Photo illustration by Nicole Sroka
The two-story house with the white vinyl siding and concrete steps leading up to the door looks ordinary from the outside, but it isn’t.
On the south side of Milwaukee, Wisconsin, sits the Courage House, Wisconsin’s first licensed group home for housing displaced LGBTQ youth. Opened in 2019 by Courage MKE, a nonprofit dedicated to serving Wisconsin’s LGBTQ community, the home can house up to five youth at a time.
Residents come from the child welfare system, homelessness and the juvenile justice system, said Brad Schlaikowski, Courage MKE co-founder. LGBTQ youth are overrepresented in both the homelessness and juvenile justice populations, statistics that can often be traced back to non-affirming families and runaway behavior.
An estimated 20% of kids in the juvenile justice system identify as LGBTQ, compared to only 4-6% of the general youth population. LGBTQ youth are also more than twice as likely to experience homelessness than their heterosexual peers.
In 2015, Schlaikowski founded Courage MKE with his husband Nick after they began fostering young girls who identified as LGBTQ and heard what they were going through.
“The stories that they were telling us of their experiences in shelters and group homes were horrible,” Schlaikowski said. “One of the last ones that came to us … she literally had bloody patches in her head because the girls [at her group home] were pulling her hair out because she’s bisexual.”
The Schlaikowski’s decided to hold a fundraiser for a Milwaukee homeless youth shelter and ended up raising almost $16,000. They kept the momentum going, and eventually received enough community support to buy the house.
“The community response [has been] overwhelmingly humbling,” Schlaikowski said.
Just before the COVID-19 pandemic, Schlaikowski said Courage MKE was about to make an offer on a second house that was going to be a drop-in youth shelter. However, this was put on hold due to financial uncertainty, he said.
Inside, the house is decorated with calming grays and blues, with pops of rainbow here and there, said house supervisor Jenna Sterr.
Sterr, who has been at the house since April 2019, said she does everything she can to cultivate a family environment for the kids. On a typical day, she arrives in the morning to make breakfast and get them ready for school, and prior to COVID-19 she tried to get them out for weekend activities as often as possible.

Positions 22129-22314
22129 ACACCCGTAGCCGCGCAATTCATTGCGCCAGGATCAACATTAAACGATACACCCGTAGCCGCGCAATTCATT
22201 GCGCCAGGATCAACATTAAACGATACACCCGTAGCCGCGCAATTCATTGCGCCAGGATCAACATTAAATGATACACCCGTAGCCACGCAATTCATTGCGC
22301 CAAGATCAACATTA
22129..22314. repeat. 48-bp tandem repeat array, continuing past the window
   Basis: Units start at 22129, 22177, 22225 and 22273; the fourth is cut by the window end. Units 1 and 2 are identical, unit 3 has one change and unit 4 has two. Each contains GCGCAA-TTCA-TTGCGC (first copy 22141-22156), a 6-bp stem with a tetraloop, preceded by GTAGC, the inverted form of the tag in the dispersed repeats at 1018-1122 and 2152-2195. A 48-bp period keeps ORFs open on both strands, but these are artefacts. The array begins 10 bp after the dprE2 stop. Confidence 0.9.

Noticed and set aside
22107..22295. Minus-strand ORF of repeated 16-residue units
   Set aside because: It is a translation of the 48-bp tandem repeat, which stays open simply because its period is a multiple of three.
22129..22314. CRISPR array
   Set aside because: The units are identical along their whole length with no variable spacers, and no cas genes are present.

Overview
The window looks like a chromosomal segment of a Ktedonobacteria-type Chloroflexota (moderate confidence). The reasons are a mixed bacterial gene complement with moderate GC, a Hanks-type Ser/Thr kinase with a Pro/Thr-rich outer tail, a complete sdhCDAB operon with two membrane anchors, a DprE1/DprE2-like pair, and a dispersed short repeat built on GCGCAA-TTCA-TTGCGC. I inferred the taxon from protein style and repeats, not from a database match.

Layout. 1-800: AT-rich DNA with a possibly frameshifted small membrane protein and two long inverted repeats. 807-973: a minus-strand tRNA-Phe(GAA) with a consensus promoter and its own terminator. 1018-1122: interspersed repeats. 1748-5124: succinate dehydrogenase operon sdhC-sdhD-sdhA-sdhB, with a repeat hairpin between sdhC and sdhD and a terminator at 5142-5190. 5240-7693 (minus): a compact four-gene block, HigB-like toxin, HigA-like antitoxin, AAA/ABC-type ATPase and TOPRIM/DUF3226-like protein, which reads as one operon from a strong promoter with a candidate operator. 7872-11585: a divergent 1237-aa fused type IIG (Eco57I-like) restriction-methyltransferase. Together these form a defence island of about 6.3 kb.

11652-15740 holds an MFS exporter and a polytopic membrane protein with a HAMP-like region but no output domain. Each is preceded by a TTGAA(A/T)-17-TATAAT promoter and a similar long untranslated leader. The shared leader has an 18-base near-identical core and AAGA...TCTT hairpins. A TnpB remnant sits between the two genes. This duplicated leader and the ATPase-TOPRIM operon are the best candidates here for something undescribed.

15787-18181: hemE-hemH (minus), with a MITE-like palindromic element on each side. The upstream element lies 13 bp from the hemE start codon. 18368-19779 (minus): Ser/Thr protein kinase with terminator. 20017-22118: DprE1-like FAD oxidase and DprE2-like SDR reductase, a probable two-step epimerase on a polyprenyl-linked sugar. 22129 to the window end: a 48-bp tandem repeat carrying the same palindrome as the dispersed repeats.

One of the most important things for Sterr is to make sure each resident has someone in the house to look up to and share things with.
“I don’t think there’s one kid that has come into this house that I have not bonded with,” Sterr said.
Because the Courage House staff’s ultimate goal is to reunite each child with their parents, residents also participate in therapy sessions with their family.
The therapy sessions take place in a second building behind the house, which Schlaikowksi said makes things easier on the child.
“At least here, they’re still kind of home,” Schlaikowski said. “And so the family comes and they all meet in the back house … and it’s completely private.”
One of the most important things about the Courage House is that each child is free to be themselves, when they may not have had that opportunity before, Schlaikowski said.
“This is the first and only time in their life that they have been able to not worry about what someone’s thinking about who they are and how they identify,” Schlaikowski said. “My favorite part is when these kids just are able to … embrace who they are.”
For everyone working and volunteering at the Courage House, leaving an impact on each child’s life is a priority. Sterr recalled throwing a party for a resident’s birthday, and the boy told her he had never had a birthday party before.
“It just kind of shocked me,” Sterr said. “So we did all kinds of things for this resident … it was really just touching that all the other residents came together to make his birthday so special.”
The children aren’t the only ones that are impacted, Sterr said.
As a member of the LGBTQ community herself, Sterr said finding the Courage House filled a hole in her life.
“I 100% have found what I [was] missing,” Sterr said. “I really love that I am able to be myself and be open and teach the kids that it’s OK to be yourself and show them that you can be an adult and grow up and be who you are.”
Source photo courtesy of Courage MKE.